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Taking care of Blue plumbago (Plumbago auriculata) plant

Blue plumbago (Plumbago auriculata)

The Blue plumbago (Plumbago auriculata) is a flowering species and a member of the plant family Plumbaginaceae. It is also known as Cape leadwort, Cape plumbago, and Plumbago capensis.

The specific epithet auriculata means “with ears”, to the shape of the leaves. The name “Plumbago” comes from the Latin word “plumbum”, which means lead. This is because, in the early days, the cape plumbago is used as a medicinal plant to treat lead poisoning.

Although today the name plumber describes a person who fits and repairs the pipes, fittings, and other apparatus of water supply, sanitation, or heating systems, the name comes from Roman era and was meaning the person who was installing lead pipes.

The plumbago plants are native to South Africa. Considered fast-growing and have a sprawling habit. The arching and semi-woody branches enable the plant to later form into loose mounds. Its sprawling growth makes for an ideal ground cover and an additional texture for trellises.

The Blue Plumbago is a hardy and easy-to-care-for shrub with a great tolerance for drought. An excellent outdoor plant choice for a groundcover in any landscape design. It is prized for the profusion of blue phlox-like flowers it produces for extended periods of time.

Where to plant Plumbago in the garden

Blue Plumbago needs gardens with warm weather, at least 15-26 degrees Celsius. It can handle colder temperature, but is quite vulnerable to freezing injury especially if temperatures drop below 0 degrees Celsius. In light frost, the plant may lose some of its leaves, but they later grow back in spring.

Plumbago is beautiful when planted over a stone or wood retaining wall, allowing its branches to cascade over in a waterfall of foliage and unusual blue flowers—and it will bloom all year long. It will grow as an evergreen shrub and makes an excellent foundation plant.

Choose a place with full sun to partially shaded conditions. The more sun it will get the more the blooms.

It prefers fertile, well-draining soil. But it will do well also in slightly acidic, slightly alkaline, clay, sand, or loam soils. It is an easy to go plant regarding soil.

When to plant Plumbago in the garden

The best time to plant a Blue Plumbago in the garden is in Spring.

Lightning conditions for Plumbago

It grows best under full sun to partially shaded conditions. In regions with warm climates, choose a location that also gets some afternoon shade.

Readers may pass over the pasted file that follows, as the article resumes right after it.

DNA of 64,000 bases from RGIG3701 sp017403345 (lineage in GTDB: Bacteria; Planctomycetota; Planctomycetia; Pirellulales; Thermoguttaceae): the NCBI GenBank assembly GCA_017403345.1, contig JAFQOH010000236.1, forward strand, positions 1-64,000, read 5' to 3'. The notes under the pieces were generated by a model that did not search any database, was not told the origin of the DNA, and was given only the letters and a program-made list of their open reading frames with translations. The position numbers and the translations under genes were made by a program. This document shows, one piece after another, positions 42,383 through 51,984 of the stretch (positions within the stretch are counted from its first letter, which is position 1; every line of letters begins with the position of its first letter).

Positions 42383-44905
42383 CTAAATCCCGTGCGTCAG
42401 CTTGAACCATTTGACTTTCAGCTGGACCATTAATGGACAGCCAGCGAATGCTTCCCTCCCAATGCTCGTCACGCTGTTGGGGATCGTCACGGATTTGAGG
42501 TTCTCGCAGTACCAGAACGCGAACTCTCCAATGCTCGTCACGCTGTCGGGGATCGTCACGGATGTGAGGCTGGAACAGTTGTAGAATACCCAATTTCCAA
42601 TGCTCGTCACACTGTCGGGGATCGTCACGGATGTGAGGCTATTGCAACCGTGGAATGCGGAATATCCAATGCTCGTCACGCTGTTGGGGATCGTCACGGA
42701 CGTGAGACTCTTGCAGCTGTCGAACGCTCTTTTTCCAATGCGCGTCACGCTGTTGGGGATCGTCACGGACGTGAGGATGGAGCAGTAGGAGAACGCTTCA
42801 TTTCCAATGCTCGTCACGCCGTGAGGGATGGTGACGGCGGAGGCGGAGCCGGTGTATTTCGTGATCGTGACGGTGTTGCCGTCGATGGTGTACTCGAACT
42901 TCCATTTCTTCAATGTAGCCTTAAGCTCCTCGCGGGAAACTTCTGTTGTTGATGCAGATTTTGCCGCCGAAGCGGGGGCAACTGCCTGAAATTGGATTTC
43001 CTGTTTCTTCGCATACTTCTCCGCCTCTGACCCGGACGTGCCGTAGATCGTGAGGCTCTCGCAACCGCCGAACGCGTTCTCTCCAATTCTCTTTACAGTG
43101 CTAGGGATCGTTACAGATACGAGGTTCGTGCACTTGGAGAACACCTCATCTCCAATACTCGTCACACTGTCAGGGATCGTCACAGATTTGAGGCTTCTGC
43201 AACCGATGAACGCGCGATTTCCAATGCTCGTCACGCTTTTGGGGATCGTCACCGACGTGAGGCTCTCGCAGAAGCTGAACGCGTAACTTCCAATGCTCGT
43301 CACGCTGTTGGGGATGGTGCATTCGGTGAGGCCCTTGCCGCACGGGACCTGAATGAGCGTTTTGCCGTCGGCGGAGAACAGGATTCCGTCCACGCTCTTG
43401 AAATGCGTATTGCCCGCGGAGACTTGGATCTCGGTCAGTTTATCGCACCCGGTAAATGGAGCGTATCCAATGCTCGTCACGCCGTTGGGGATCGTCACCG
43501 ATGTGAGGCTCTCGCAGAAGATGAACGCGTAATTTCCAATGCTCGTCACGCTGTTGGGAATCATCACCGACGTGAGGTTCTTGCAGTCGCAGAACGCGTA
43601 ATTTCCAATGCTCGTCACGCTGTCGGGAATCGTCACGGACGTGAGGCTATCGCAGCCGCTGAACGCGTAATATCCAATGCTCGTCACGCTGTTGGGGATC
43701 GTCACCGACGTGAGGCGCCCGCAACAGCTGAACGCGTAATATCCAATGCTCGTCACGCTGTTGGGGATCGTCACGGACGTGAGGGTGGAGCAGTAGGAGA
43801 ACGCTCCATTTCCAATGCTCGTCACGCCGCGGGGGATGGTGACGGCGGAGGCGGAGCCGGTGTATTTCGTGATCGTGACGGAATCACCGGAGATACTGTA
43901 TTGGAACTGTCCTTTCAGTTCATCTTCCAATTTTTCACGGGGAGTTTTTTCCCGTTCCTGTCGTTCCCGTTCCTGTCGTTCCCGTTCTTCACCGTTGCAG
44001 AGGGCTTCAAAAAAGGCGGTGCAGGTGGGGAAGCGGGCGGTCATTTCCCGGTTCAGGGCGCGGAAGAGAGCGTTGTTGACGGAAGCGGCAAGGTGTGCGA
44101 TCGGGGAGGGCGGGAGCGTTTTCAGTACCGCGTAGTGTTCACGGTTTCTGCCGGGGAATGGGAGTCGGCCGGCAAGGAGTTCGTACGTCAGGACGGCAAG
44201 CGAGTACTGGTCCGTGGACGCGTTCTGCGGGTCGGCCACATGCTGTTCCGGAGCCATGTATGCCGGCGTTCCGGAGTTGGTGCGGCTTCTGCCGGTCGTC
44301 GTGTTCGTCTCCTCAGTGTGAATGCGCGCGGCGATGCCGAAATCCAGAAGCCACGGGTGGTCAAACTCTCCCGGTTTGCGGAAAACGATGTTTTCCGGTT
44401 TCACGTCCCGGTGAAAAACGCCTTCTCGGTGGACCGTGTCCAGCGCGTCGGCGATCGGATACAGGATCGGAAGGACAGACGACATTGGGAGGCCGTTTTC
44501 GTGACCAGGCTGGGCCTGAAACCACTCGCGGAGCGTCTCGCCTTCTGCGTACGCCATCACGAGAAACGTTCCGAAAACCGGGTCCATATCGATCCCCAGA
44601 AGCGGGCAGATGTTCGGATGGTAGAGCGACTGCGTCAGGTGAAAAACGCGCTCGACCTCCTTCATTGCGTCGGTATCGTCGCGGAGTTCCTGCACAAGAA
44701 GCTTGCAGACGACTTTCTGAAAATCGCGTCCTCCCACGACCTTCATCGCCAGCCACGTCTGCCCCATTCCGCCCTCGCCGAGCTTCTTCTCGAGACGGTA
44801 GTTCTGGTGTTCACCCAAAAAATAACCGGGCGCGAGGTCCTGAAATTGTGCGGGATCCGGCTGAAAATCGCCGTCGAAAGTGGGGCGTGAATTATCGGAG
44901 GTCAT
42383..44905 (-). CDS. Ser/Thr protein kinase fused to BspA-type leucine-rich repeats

Although it can tolerate some prolonged periods of shade, full sun exposure encourages the plants to develop more clusters of bluish to white flowers.

Watering needs of Blue Plumbago

When the plant is new to your garden (newly planted), water it at least twice a week. This stage is important, because the plant begin to establish its roots.

When the Plumbago starts to blooms, its needs for water increase. So, you have to water it more frequently. Keep the soil moist but not soggy. Soggy soil can cause root rot to plants and also Plumbago.

During the winter months, you should reduce watering.

Fertilizing Blue Plumbago

Blue Plumbago plant is considered a light feeder. It doesn’t need a lot or frequent fertilization.

Apply all-purpose and slow-release fertilizer, twice a year, particularly during the growing season, which occurs most often in the early spring or summer.

Pruning Blue Plumbago

Plumbago benefits from a hard pruning during the dormant season followed by periodic deadheading and shaping through the growing season to maintain its health and appearance.

Prune in late winter or early spring while the plant remains dormant. Remove all of a plumbago’s dead and broken branches.

Remove one-third of the plumbago’s oldest branches. Make each cut 0.5 centimeters above the cut branch’s base. Thinning the plant in this manner makes room for new, healthy growth.

Cut back all remaining branches, removing the top one-third of their growth. Position each cut 0.5 centimeters above an outward-facing bud or lateral branch, and make each cut at an angle fewer than 45 degrees.

Remove the plant’s spent, or old, flowers throughout the year. That process is called deadheading.

As with every other plant, you can cut the cuttings in small pieces and place them in your compost bin, to convert them to fertilizer for your garden.

Can you grow Plumbago plant in pots?

Yes you can. You should use a good flower plant soil mix. Drainage is very important. Roots should never sit in water.

All that applies for growing in the garden, also applies for growing plumbago plants in pots and containers.

Greek name: Πλουμπάγκο (μπλε γιασεμί).

Sources: https://plantly.io/plant-care/blue-plumbago/, https://www.gardeningknowhow.com/ornamental/shrubs/plumbago/growing-plumbago-plants.htm, https://homeguides.sfgate.com/prune-plumbago-plants-90939.html, https://www.nature-and-garden.com/gardening/plumbago.html


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